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Continuing Patrick McGilligan's highly acclaimed series on Hollywood screenwriters, these engrossing, informative, provocative interviews give wonderfully detailed and personal stories from veteran screenwriters of the seventies and eighties focusing on their craft, their lives, and their profession. Backstory 4 is a riveting insider's look at how movies get made; a rich perspective on many of the great movies, directors, and actors of the seventies and eighties; and an articulate, forthright commentary on the art and the business of screenwriting.
The screenwriters interviewed for this volume include well-known Oscar winners as well as cult filmmakers, important writers who were also distinguished directors, and key practitioners of every commercial genre. These writers have worked with Steven Spielberg, Woody Allen, Peter Bogdanovich, George Lucas, Francis Ford Coppola, Robert Altman, Clint Eastwood, and other film giants of the so-called New Hollywood. The stories of their collaborations—some divine, some disastrous—provide some of the most fascinating material in this volume. They also discuss topics including how they got started writing screenplays, their working routines, their professional relationships, their influences, and the work of other major writers and directors.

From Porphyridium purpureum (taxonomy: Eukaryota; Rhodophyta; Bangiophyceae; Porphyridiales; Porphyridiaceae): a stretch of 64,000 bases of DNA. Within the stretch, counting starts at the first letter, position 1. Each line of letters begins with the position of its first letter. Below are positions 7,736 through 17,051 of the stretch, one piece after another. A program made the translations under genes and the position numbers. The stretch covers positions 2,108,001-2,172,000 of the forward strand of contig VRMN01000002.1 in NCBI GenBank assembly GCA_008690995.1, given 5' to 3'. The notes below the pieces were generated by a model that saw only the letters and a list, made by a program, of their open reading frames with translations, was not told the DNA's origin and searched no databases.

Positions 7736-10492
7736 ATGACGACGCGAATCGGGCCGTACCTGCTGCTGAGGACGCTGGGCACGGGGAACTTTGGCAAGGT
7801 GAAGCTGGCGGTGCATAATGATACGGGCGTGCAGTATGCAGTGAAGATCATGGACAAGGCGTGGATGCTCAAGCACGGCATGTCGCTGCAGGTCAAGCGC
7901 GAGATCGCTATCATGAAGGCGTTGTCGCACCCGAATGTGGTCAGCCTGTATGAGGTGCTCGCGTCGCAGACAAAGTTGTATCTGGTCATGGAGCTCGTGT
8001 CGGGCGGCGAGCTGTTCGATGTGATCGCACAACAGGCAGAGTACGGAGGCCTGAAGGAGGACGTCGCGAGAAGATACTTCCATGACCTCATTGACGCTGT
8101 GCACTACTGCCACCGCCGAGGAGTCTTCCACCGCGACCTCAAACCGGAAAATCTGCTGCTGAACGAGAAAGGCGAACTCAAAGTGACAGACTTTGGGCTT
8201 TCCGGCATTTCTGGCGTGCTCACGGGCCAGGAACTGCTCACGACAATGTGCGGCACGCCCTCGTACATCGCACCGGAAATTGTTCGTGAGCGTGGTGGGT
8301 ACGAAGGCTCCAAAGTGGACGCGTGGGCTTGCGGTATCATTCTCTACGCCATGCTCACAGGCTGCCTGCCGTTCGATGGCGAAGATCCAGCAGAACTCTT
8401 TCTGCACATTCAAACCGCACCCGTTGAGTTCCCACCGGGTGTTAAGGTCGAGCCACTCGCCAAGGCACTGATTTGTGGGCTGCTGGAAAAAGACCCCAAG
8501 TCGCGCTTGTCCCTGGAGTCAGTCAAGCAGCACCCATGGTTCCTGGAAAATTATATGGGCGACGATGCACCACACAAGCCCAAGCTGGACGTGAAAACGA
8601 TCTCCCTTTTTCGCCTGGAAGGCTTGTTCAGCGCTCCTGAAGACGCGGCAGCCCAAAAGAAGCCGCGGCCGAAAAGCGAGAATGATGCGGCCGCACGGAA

Backstory 4 features interviews with Robert Benton, Larry Cohen, Blake Edwards, Walter Hill, Ruth Prawer Jhabvala, Lawrence Kasdan, Elmore Leonard, Paul Mazursky, Nancy Meyers, John Milius, Frederic Raphael, Alvin Sargent, and Donald E. Westlake.
|Robert Benton : the new traditionalist||11|
|Larry Cohen : manic energy||37|
|Blake Edwards : jumping around||83|
|Walter Hill : last man standing||102|
|Ruth Prawer Jhabvala : out of India||131|
|Lawrence Kasdan : a humanist in Hollywood||160|
|Elmore Leonard : the hot kid||195|
|Paul Mazursky : a map of the heart||222|
|Nancy Meyers : late bloomer||262|
|John Milius : the good fights||274|
|Frederic Raphael : renaissance man||317|
|Alvin Sargent : pursuit and destination||344|
|Donald E. Westlake : the worst happens||367|